Natalie MacLennan is on a mission: to grow the women’s business at Dockers.
The brand has been known primarily as a men’s label since it was created nearly 40 years ago and its khaki pants became the poster child of the Casual Friday phenomenon in the late ’80s. Although women’s has been part of the mix since 1993, it never achieved the same prominence, and today, it still only accounts for a percentage of sales that is in the low single digits.
But MacLennan, who was elevated to chief executive officer of Dockers in May, is determined to change that. On Wednesday, Dockers will go live with a blog post focused on “the woman who shops at Dockers.” The goal is to increase awareness that the brand also offers womenswear and to build strength in the category going forward.
“We’ve always been known as a menswear brand, but a fair number of women already engage with Dockers,” MacLennan said. In fact, one-third of the online customers in the U.S. are female, she said, a figure that is true in Europe as well. Although they’re mainly buying for the men in their lives, the fact that they’re already engaging with the brand opens a door, she believes.
“These women understand the quality and fit Dockers has to offer and are eager to try the product, making it an easier entry into the women’s business,” the blog post reads. “The Dockers team has been hard at work to understand who she is, what her day entails and what she needs from her clothes.”
MacLennan said there’s a “latent awareness” among women that Dockers stands for “timelessness, heritage, quality, comfort and fit,” but the aesthetic has changed over the years to make it more “relevant to today. We know many women live busy lives, and we want our products to be as ready for anything as they are: from heading to the office or meeting a friend for coffee to going out on a dinner date.”
Dockers women’s has been carried online since its introduction 30 years ago, but was recently pulled back to be “reset” and modernized, MacLennan said.
And so far, the efforts appear to be paying off. “The women’s business is up more than 60 percent year-to-date,” she said. “Although it’s coming from a small base, it’s still gaining traction.”
In the U.S., Dockers women’s products are available online, in the company’s seven retail stores, which are a mix of full-price and outlets, as well as on Amazon, Tillys and Free People. Overseas, where the Dockers brand has performed more strongly in recent years, the company has experienced a similar uptick. MacLennan said that El Corte Inglés in Spain has opened women’s shops-in-shop in its stores and the line is also performing well in Mexico, Chile and Peru.
Bestsellers include chinos, particularly the Weekend Chino which is offered in a number of fits as well as models with pleats or wider legs for the more-trendy retailers such as Tillys and Free People. “It still feels like Dockers — we’re not trying to be fast-fashion,” she stressed.
Although the business continues to be rooted in bottoms, complementary tops such as T-shirts in a variety of cuts including V-necks, crews, slim or boxy/oversize, as well as woven button-down oxfords are finding fans. And there are also a few “sizzle pieces” such as jumpsuits and dresses, she said, to add interest to the assortment.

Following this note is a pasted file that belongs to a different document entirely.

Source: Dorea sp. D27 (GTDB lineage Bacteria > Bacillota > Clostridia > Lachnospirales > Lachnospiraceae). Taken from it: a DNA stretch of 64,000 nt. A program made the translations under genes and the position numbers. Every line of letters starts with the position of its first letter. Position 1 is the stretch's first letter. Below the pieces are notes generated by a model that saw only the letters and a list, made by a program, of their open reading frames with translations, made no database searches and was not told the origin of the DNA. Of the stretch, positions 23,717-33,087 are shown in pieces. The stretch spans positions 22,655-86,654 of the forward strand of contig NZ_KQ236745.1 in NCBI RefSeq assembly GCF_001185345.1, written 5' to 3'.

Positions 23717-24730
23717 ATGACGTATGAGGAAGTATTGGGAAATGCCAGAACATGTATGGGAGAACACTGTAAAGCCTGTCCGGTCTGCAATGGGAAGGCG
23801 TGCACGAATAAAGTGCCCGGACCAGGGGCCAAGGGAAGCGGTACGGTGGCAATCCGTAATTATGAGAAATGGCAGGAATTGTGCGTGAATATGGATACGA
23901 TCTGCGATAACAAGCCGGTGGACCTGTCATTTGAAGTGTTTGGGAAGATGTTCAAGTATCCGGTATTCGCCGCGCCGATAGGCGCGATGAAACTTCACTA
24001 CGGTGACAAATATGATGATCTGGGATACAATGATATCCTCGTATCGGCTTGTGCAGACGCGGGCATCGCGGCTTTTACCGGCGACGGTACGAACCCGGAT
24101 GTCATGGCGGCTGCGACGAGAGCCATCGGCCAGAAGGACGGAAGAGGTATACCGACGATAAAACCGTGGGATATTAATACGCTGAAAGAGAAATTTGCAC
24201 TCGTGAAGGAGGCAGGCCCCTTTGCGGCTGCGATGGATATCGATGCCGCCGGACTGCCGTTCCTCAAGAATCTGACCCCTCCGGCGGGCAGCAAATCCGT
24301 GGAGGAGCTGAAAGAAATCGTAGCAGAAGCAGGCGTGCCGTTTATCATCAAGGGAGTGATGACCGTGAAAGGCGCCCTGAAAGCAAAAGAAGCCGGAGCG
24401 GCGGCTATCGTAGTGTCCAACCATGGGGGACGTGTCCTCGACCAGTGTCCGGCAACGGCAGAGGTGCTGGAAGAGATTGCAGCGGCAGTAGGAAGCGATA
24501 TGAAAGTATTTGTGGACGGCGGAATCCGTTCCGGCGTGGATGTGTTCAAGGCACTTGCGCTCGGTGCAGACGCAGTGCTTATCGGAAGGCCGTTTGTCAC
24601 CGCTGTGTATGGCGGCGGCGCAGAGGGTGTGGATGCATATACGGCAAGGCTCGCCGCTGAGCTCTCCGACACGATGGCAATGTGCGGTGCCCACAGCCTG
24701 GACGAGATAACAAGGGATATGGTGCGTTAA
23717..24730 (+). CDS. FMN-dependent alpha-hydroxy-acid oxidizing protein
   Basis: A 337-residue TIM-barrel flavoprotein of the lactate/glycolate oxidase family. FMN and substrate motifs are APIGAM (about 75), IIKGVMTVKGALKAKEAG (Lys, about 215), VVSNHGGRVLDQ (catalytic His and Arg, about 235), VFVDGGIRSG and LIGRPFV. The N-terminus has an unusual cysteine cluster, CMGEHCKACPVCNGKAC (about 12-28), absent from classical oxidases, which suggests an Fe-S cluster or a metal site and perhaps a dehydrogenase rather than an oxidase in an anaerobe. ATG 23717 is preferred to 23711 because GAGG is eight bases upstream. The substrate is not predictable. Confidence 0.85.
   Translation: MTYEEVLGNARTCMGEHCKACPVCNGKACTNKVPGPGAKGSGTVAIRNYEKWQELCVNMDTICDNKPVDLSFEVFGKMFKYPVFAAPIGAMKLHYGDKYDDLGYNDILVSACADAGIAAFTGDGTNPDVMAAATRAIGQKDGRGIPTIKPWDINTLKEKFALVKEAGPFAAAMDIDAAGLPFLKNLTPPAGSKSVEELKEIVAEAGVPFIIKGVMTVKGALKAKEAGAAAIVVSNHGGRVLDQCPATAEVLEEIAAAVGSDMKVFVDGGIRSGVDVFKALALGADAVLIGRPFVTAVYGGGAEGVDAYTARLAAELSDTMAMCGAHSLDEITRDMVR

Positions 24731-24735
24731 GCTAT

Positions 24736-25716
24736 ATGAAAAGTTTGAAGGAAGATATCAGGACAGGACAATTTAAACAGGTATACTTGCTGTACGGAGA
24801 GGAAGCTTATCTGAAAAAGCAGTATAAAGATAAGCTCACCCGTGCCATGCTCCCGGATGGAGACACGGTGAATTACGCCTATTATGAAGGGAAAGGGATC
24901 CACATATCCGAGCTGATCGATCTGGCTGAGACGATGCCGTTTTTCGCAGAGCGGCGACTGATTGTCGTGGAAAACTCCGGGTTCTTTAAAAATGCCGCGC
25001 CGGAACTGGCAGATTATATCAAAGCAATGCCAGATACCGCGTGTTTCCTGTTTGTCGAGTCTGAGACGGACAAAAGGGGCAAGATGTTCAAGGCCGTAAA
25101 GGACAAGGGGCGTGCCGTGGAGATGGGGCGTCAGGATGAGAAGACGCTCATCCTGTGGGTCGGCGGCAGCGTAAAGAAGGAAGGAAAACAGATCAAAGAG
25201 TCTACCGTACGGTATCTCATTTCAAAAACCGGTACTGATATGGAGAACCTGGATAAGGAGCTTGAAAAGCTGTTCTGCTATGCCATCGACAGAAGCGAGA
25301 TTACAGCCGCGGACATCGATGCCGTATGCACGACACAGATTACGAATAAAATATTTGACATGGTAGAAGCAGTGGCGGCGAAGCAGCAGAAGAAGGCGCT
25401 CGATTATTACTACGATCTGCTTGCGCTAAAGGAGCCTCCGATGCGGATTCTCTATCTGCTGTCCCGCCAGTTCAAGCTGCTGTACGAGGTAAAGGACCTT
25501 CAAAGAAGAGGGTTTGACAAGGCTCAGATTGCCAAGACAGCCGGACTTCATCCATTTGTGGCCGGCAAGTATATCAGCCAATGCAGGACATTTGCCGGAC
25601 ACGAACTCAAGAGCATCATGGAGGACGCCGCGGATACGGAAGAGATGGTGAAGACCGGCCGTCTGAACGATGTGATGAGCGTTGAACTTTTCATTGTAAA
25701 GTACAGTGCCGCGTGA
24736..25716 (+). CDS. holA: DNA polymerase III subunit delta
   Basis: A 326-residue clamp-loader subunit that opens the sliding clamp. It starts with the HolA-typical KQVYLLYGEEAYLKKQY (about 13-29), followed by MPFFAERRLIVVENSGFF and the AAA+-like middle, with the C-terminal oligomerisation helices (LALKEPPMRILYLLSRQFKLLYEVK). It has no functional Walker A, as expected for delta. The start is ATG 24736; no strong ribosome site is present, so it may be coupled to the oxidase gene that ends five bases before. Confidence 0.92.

To drive awareness, the brand has signed three new women ambassadors who will be featured in the second iteration of its Live Original campaign, which kicked off earlier this year and encourages people to embrace their originality. “It’s about everyone having their own story,” MacLennan said.
The new ambassadors are Taylor Hill, a professional model, who will front the U.S. campaign; Nicole Zignago, a Peruvian singer/songwriter who will be the ambassador for Latin America, and Elina Svitolina, a Ukrainian tennis professional whose husband, Gael Monfils, is also a Dockers ambassador. The women join other Dockers endorsers including Jordan Poole, Maud Le Car, Matthias Dandois and Johny Salido and will be featured in digital campaigns, help with product launches and make personal appearances on behalf of the company.
“I love that Dockers has this focus on authenticity and originality, and it really shows in their clothes,” said Hill. “I was so excited to work with a product I can really make my own. My personal style is so important to me, and Dockers clothes really allow me to explore that.”
MacLennan believes that Dockers’ women’s business can soon inch up into the double digits percentage of overall sales but she’s willing to take it slow and easy. “We’re going to take it season by season,” she said.
Dockers continues to be under the ownership of Levi Strauss, which had entertained closing or selling the business two years ago but ultimately made a decision to separate the division from the core Levi’s group in hopes that it would once again find its footing as a stand-alone company.
MacLennan said that last year, Dockers posted growth of 27 percent over the previous year, a figure it achieved the year before that as well. “And we’re still growing this year,” she said. Half of the overall revenue comes from the U.S. and the other half from overseas. “We’re very excited to be within the LS&Co. portfolio and think it’s a great place for us to grow.”
Plans for the brand as a whole this year including adding about 30 new stores to its fleet of 60, most of which are located outside the U.S. borders. Of that number, most will be added in Europe and Latin America but there are plans to add a full-price store in Westfield Valley Fair in Santa Clara, Calif., and an outlet at Great Mall in Milpitas, Calif., both in the San Francisco Bay area.